New York’s public and private housing tenants join forces
Churches United for Fair Housing via Twitter

Cold rain and classic Manhattan sewer water puddles couldn’t stop more than 300 tenants from attending a statewide coalition meeting last Wednesday. Gathered in the auditorium of the Washington Irving High School, activists and leaders of organizations united by the Housing Justice For All began by belting out the tenant anthem: “All the rent, all the rent, all the rent is too damn high,” beautifully orchestrated by Winsome Pendergrass of New York Communities for Change (NYCC).

The coalition won a historic victory last year with the passage of the Housing Stability and Tenant Protection Act of 2019. “From Rochester to the Rockaways we fought as one,” youth leaders Emely, Angy and Lauriana from Churches United for Fair Housing (CUFFH) told the assembly. “We had enough elected officials scared like never before, and I’m talking to you, Cuomo!”

This year, they are gearing up for the next phase of the struggle. “This morning our upstate counterpart had its own action in Buffalo, and now it’s our turn,” a youth activist declared.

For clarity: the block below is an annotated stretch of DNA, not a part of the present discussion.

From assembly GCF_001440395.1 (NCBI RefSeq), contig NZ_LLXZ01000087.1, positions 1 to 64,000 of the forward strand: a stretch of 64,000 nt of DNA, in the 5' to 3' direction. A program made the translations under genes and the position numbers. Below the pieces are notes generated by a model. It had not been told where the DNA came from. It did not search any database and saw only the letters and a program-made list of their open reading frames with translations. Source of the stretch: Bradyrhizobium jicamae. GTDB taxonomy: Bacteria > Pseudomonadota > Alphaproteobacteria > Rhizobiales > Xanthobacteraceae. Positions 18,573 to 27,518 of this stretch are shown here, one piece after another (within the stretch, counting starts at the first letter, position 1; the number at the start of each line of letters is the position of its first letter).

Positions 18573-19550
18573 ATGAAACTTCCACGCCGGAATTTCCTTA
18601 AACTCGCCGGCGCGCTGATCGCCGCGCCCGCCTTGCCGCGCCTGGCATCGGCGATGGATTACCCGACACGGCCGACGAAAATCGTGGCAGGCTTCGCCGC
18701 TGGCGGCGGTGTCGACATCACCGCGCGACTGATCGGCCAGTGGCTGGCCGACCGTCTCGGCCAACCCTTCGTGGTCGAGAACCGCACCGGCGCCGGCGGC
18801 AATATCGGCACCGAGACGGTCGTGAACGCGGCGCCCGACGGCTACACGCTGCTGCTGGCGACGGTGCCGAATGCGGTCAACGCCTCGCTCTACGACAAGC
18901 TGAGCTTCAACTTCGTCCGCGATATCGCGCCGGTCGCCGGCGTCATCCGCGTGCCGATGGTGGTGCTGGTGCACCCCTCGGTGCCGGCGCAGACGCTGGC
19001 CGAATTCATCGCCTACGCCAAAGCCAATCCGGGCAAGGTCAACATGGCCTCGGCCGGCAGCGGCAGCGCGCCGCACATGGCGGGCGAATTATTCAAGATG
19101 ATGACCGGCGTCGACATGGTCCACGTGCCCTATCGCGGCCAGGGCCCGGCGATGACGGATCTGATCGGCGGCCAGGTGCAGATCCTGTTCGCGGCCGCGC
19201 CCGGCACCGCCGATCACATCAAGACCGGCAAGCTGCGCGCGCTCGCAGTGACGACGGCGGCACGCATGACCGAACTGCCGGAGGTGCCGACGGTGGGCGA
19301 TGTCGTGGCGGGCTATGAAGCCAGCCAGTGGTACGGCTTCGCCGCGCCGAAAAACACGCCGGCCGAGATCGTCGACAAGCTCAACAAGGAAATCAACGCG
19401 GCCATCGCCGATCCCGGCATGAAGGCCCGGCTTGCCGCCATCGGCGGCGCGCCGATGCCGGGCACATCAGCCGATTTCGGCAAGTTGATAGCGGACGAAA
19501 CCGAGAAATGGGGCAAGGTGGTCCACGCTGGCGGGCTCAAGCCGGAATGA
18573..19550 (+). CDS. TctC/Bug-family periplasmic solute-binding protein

The 2020 #NYHomesGuarantee aims to complete the fight for #UniversalRentControl, and is uniting tenants in public and private housing to significantly expand the platform demands: taxing the rich, a $3 billion increase for public housing, a $6 billion increase for social and supportive housing, and a $1 billion increase for enforcement of new rent regulations. The platform also includes measures to end environmental violence, including homelessness, toxic mold, lack of heat, and other housing-related health crises.

“No matter what race or income level you are, you have the right to a safe, quality, truly affordable home,” Peggy Perkins of NYCC said.

A panel of activists from Community Voices Heard (CVH), VOCAL-NY, the Committee Against Anti-Asian Violence (CAAAV), Woodside on the Move, and NYC public advocate Jumaane Williams sat to the left of the podium.

The powerful speakers stood in front of a huge cloth banner demanding a “#NYHomesGuarantee!” in bold black and red lettering. Another poster below it charged Gov. Andrew Cuomo with responsibility for a people’s state of emergency, saying this is “#CuomosHousingCrisis.” Below the speakers, a gigantic black banner stretched from one end of the stage to the other, announcing the prosecuting evidence: “92K HOMELESS UNDER CUOMO.” The crowd went wild with the damning indictments and rousing calls to action from movement leaders.